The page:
YOUR new employee is about to begin a journey that involves significant risk and reward for both him and your company.
Knowing that a significant percentage of new hires fail to deliver the anticipated performance, what can employers do to help ensure success?
Effective onboarding begins well before the start date.
Even during the selection stage, it is vital that interviewers provide honest information about the company, its culture and its work environment so that the prospective employee knows what to expect and can turn down the role if it is not a good fit.
Organisational onboarding procedures vary widely from a brief presentation by a human resource representative to a formal programme with scheduled activities and objectives planned for the first 30, 90, 120 and 360 days.
By structuring a well-thought-out orientation and providing support and feedback over the first critical period, leaders can decrease the newcomer’s learning curve, speed up the rate of productivity and improve the rate of successfully assimilating and retaining employees.
What matters most for newcomers
The most important elements a new hire must achieve are:
Task mastery — learning the responsibilities of the new job;
Cultural fluency — learning “how things work,” expected behaviours and social mores; and
Establishing relationships — building trust and collaboration with co-workers, supervisors and other colleagues.
By far, the most critical factor in successful onboarding is the relationship with the direct supervisor or manager.
Generally, the more support the manager offers and the longer that support is maintained, the more rapidly and fully the employee will achieve the socialisation necessary for long-term success.
Research shows that it takes up to two years for a new hire to be fully confident and competent in a position.
Onboarding tasks for managers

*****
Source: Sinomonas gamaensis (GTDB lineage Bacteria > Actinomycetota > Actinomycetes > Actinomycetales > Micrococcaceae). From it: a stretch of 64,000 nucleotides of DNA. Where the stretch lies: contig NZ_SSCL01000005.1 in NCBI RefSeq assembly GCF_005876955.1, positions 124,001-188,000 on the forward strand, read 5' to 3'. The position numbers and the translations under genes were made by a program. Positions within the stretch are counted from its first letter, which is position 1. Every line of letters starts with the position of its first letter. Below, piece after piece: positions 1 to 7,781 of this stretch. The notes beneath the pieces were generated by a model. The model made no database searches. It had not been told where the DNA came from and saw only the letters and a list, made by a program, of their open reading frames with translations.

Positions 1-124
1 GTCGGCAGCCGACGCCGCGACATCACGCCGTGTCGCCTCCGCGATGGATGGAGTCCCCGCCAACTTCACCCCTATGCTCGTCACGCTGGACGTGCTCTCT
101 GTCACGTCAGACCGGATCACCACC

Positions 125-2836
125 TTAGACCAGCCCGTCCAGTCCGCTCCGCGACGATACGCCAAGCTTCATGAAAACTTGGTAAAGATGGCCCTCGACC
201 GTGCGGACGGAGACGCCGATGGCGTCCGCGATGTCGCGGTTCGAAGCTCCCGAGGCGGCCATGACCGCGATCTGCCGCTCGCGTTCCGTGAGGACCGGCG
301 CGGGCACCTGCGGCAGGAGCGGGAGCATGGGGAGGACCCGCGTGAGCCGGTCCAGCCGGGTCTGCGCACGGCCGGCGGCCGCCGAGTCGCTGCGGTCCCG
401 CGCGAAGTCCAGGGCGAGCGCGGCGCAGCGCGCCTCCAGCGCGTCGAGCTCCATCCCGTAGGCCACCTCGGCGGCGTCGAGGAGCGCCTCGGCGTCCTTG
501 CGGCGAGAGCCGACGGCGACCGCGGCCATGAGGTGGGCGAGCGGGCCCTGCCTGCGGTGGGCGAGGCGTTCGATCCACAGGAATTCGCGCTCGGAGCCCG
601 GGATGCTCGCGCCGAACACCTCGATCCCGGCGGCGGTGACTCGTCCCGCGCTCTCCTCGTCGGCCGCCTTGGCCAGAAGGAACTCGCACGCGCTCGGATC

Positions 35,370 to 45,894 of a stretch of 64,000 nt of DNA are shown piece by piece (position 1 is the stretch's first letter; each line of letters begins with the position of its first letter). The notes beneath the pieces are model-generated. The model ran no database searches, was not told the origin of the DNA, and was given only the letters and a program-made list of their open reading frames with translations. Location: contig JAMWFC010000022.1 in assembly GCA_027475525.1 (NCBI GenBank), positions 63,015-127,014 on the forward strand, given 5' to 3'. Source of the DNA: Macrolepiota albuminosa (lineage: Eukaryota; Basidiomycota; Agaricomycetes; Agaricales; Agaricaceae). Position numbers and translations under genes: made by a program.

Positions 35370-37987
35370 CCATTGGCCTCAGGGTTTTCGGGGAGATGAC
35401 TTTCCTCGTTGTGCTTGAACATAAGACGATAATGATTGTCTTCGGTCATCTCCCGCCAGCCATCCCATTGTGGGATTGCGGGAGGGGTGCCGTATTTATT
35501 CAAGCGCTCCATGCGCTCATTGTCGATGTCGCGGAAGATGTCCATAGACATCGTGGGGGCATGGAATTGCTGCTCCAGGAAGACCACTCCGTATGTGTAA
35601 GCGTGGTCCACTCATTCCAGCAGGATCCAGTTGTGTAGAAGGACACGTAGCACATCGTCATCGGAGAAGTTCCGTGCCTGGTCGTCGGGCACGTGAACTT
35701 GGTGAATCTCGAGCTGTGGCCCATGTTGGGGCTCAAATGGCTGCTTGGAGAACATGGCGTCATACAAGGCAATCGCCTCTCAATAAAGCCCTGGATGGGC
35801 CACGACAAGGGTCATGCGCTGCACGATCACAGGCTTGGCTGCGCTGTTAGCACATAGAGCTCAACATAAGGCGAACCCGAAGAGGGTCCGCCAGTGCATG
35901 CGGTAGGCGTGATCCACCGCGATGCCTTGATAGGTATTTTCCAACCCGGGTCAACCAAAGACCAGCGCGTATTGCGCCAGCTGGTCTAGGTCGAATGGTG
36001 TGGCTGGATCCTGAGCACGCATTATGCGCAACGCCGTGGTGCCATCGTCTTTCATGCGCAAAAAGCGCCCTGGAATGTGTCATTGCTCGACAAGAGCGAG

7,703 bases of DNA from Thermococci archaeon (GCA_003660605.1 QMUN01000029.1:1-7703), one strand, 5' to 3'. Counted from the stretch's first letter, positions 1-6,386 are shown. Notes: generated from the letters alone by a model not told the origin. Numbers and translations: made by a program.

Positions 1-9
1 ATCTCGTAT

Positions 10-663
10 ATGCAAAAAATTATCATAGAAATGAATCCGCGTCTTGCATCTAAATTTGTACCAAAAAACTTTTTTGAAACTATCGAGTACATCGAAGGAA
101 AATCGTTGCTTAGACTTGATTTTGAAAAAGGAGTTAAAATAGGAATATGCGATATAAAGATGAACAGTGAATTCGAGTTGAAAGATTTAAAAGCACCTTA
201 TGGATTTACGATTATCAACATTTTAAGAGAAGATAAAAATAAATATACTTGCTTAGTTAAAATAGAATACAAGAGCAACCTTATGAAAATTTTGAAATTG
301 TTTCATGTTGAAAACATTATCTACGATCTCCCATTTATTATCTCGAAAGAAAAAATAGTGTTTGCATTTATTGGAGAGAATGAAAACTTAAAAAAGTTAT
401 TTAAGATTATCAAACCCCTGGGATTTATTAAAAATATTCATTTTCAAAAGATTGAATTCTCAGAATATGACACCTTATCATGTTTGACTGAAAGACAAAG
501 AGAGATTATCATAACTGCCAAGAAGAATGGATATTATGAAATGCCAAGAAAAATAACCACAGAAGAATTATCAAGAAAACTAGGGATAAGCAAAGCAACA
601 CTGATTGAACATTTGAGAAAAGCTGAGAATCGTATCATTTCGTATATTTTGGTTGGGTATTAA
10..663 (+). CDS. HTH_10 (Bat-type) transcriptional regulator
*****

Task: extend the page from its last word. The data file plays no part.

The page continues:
Human resource representatives can assist managers of newly hired employees to design and implement a development programme that includes the following steps:
Provide information about the company’s organisational structure, values, priorities, challenges and goals.
Identify key stakeholders within the company whose collaboration and goodwill are needed for success. Schedule orientation meetings with each, suggesting what information they might share with your new employee.
Identify a willing “buddy” or mentor who will take the new employee to lunch, show him around and be a resource for learning the unwritten rules and customs of the work group and organisation.
Set clear expectations of job responsibilities, goals, deadlines and standards. Put as much of this in writing as appropriate, but do not neglect verbal discussions. Check to make sure your employee fully understands the requirements.
Together, set developmental and productivity goals for the short, mid and long term.
Determine if any training is needed and, if so, schedule it. Set clear expectations for learning outcomes and follow up afterwards to determine how the employee applies the new knowledge.
Provide assistance in obtaining resources and removing barriers as needed.
Regularly observe your employee’s work and provide specific and objective positive and constructive feedback. Recognise milestones and progress along the learning curve.
Schedule regular meetings to discuss progress, answer questions and help the newcomer reflect on what he has learnt.
Maintain ongoing high-touch support until it is clear the newcomer has successfully and fully integrated into the new job — up to two years, if possible.
If conflicting priorities prevent you from providing a high level of support after the initial orientation period, enlist a co-worker to provide some informal coaching. This should not replace regular one-on-one meetings with you.
Celebrate success with the employee and identify new objectives and opportunities as his confidence and competence increases.
Human resource partners should also check back individually with the new hire and the manager at intervals throughout the process, to gauge progress and provide input and encouragement.
Article by Kate Smedley, an associate writer with Sandbox Advisors, a firm which helps people with careers, job search and training in Singapore.